Black Metal Essentials: Wolves in the Throne Room, “Two Hunters”

The problem with much of the black metal being produced today is that many bands sacrifice thought and substance on the altar of style.

Take Dimmu Borgir. While Dimmu is certainly a good, theatrical metal band, they’re not what I could honestly call black metal. They’re more of a black metalesque Kiss – with intricate songs and style out the wazoo, but with nothing to say and no ideas beyond presenting an “evil” veneer for the fans. While I actually enjoy listening to some of Dimmu Borgir’s albums and compositions, I don’t think they’re a band that requires the listener to think much or to do anything other than raise the horns and rock out.

But I can rock out with my you-know-what out with any number of thrash, death and classic NWOBHM albums … but from black metal I expect something a little more substantive. In the U.S. black metal scene, there are few bands quite as substantive and intellectually heavy as Wolves in the Throne Room.

WITTR hail from Washington State and are serious about the transformative, emotional power of black metal (you can read the band’s philosophy about black metal from a Noise Pollution interview with drummer Aaron Weaver here). Perhaps the best place for listeners new to the band to experience the Wolve’s ambitious goals is with their landmark 2007 release “Two Hunters.”

 “Dea Artio,” which is really a prolonged intro, starts with the sound of insects whirring quietly in the evening. A treble-picked wall of psychedelic fuzz overwhelms the woodland noises while heavily echoing drums beat slowly and solemnly. It’s melancholy and beautiful, yet filled with a deep-forest loneliness that envelopes the rest of the disc.

“Vastness and Sorrow” starts as traditional black metal, with treble-picked guitars slashing over a double-bass attack. Nathan Weaver’s vocals – shrieks, really – rage with an inhuman intensity. Then, the band begins adding undercurrents of melody to the mix. The song abruptly slows down and Nathan Weaver’s guitar lines etch out a separate composition on top of the overall distortion drone.

Yes, there are lyrics here, but the vocals are buried in the mix so most of the words are indistinguishable. But the actual lyrics are unimportant. The band’s goal is not to preach, but to elicit an emotional reaction — with the dominant emotions being sorrow and awe. Near the end, the song increases in tempo before collapsing into a fade.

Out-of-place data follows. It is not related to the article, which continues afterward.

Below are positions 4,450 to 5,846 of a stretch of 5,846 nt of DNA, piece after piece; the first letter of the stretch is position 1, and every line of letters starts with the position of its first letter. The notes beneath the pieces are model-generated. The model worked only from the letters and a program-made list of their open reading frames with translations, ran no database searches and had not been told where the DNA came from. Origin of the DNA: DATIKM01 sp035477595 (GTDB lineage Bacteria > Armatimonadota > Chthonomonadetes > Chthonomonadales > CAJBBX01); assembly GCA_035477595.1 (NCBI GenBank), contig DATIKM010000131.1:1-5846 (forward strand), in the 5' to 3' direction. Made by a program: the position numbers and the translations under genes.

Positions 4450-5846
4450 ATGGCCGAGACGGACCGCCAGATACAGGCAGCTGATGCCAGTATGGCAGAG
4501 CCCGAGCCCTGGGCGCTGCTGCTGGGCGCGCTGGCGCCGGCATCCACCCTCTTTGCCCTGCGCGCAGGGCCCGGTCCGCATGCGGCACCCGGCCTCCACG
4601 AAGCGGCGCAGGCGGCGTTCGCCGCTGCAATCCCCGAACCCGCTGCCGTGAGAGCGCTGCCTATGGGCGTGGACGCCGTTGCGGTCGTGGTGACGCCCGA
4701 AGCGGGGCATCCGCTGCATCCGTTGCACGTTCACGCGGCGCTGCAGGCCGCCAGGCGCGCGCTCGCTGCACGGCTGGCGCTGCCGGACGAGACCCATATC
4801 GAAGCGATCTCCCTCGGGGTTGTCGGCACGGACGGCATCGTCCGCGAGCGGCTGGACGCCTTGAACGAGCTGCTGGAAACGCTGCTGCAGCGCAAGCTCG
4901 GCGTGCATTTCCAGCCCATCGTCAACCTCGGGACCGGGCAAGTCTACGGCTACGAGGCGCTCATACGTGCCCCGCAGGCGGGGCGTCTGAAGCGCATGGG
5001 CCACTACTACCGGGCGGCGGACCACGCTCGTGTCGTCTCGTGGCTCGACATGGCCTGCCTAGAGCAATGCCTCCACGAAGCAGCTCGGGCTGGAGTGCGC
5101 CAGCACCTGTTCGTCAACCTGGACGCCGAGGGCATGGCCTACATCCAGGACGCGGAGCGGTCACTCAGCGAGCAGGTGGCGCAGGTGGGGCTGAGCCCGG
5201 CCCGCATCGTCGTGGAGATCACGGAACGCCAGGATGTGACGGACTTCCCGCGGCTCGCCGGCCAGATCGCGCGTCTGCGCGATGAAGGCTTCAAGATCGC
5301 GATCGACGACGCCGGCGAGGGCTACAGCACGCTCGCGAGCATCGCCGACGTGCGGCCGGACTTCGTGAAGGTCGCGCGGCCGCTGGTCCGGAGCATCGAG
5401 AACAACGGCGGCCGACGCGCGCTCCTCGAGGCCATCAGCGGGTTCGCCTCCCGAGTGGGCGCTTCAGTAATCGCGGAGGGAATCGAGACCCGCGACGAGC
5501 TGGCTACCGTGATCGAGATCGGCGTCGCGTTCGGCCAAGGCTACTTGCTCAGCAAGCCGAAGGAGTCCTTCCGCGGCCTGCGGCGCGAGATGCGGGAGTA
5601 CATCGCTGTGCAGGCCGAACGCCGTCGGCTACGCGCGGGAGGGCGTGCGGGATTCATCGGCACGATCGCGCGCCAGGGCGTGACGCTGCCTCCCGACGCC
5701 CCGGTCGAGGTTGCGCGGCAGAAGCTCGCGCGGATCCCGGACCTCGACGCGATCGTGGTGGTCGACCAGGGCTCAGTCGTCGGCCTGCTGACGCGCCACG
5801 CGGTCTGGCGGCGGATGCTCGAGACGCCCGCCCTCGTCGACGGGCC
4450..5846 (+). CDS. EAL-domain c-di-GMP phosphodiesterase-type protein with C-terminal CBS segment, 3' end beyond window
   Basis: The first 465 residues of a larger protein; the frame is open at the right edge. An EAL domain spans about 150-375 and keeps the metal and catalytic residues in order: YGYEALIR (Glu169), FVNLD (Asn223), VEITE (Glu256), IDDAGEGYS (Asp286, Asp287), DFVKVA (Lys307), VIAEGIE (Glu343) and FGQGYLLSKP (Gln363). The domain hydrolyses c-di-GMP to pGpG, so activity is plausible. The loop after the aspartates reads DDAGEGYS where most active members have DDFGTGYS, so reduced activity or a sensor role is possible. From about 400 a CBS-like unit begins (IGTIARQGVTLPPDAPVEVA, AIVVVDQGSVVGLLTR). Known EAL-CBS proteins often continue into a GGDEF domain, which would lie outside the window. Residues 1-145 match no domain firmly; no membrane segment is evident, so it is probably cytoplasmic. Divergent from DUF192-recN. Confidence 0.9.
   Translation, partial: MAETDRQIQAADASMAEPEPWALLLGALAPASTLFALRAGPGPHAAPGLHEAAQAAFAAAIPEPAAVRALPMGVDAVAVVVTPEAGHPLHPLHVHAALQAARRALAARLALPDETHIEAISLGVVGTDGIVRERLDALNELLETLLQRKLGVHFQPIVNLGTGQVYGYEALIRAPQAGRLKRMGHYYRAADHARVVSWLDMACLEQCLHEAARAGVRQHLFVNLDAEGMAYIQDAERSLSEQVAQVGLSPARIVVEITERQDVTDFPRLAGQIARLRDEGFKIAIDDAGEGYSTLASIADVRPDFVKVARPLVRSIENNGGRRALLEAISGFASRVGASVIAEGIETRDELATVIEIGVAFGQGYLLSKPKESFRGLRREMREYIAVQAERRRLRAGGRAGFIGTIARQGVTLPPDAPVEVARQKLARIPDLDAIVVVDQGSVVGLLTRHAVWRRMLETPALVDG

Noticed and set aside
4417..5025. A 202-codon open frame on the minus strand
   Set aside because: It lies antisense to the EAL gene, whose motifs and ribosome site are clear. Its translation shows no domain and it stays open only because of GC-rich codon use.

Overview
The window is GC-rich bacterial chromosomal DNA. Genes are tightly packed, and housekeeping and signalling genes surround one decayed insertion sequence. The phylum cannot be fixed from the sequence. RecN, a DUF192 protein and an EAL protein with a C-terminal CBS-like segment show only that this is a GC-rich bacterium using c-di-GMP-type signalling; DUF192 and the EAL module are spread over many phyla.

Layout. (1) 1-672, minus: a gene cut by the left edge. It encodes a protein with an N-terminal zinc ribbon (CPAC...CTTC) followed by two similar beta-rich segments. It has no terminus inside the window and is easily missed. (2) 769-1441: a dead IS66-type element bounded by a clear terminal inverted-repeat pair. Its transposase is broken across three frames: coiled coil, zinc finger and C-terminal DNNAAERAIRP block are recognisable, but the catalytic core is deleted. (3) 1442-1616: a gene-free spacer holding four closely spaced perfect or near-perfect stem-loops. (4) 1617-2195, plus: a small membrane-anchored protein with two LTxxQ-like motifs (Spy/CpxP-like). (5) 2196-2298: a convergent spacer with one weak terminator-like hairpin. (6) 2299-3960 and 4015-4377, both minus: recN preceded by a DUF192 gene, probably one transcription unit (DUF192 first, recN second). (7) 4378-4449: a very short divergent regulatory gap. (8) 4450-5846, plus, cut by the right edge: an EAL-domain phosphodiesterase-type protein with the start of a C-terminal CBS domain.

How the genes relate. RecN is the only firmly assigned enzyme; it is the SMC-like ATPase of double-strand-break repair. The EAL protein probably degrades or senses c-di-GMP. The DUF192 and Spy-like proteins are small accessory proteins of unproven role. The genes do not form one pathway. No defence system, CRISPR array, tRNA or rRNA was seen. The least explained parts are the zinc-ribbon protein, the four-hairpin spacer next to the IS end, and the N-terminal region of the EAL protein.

“The Cleansing” shifts the mood back to the quiet, with soft waves of ambient keyboards, tribal drumming, a background of distortion fuzz and female vocals. The mood is mournful and quiet for several minutes, until a rumble of thunder brings on a barrage of black metal. Nathan Weaver’s shrieks are pure pain and the chord progressions are works of terrible beauty. The guitar lines mount melody over the bass and the final moments are obliterating, yet psychedelic.

“I will Lay Down My Bones Among The Rocks and Roots” begins with a few quiet notes of acoustic guitar before the band unleashes a wave of raw black metal. After perhaps 70 seconds, the band shifts into a dramatic, heavily reverbed riff and slow drumming. Nathan Weaver’s scream is chilling and hair-raising; it’s a fright — yet the atmosphere is one of solitary beauty. At 18 minutes long, “I Will Lay Down My Bones …” is challenging, terrifyingly sad and transcendental. If you’re looking for party music, keep searching. If you’re looking for a larger-than-life experience, you’ve found it.

In an excellent interview at Invisible Oranges (which you can read here) Aaron Weaver said black metal is “attempt to destroy the modern world … It means not a physical destruction, but it means stripping down your psyche to something very primal, very pure.” That’s about as ambitious an agenda as any band could create, but WITTR manage it with “Two Hunters.” This is music that reaches for a connection that is emotional and spiritual rather than intellectual. This is highly recommended music.

Black Metal Essentials: Mayhem “De Mysteriis Dom Sathanas”

It has been a long, bitter winter and the frostbitten weather and lack of sunlight has given me a seemingly endless craving for black metal. But, in my musical wanderings in the winter woods, I’ve discovered something important — a lot of what passes for contemporary black metal is utter crap.

I won’t name names here, but I recently received a copy of a well-known Swedish black metal band’s new album – and it was so unoriginal and contrived it immediately bored me senseless.

Meanwhile, while I enjoy Ihsahn’s new album “After” quite a bit, I’d have to say Ihsahn – lyrically and musically – has long since left the black metal formula behind. Frankly, good for him; there’s already a world full of pale Emperor clones out there, ripping off the sound Ihsahn helped create. Have you ever heard Abigail Williams? Ihsahn and Samoth ought to sue Abigail Williams for theft of style.

Now, there are more than a few high-quality contemporary black metal bands out there … but those bands are the ones that are largely blazing their own trails, rather than just copying something Emperor, Immortal or Burzum did 16 years ago. I’ll be talking about a few of those eventually in the future.

But today, I want to kick off my “Black Metal Essentials” column by recognizing an album that both you and I know is one of the best releases in black metal’s seedy sonic history – Mayhem’s “De Mysteriis Dom Sathanas.”

You likely already know Mayhem’s back story – but if you don’t, I highly recommend you track down a copy of Ian Christe’s awesome, Sound of the Beast: The Complete, Headbanging History of Heavy Metal. Christe writes, after Mayhem singer Dead killed himself in 1991, guitarist/songwriter Euronymous, drummer Hellhammer and bassist Count Grisnackh (along with session second guitarist Blackthorn) recruited vocalist Atilla Csihar from Hungary for vocal duties on “De Mysteriis Dom Sathanas.” The album was recorded in 1993 and released after Euronymous’ untimely death.

Of course, Grisnackh – also known as Varg Vikernes – murdered Euronymous only a few months after the album was recorded, for reasons that are still unclear (Vikernes was sent prison for the crime and released in 2009). Death sometimes makes an artist more popular than he would’ve been if he hadn’t died young … so it’s legitimate to ask: Does “De Mysteriis Dom Sathanas” deserve its classic status?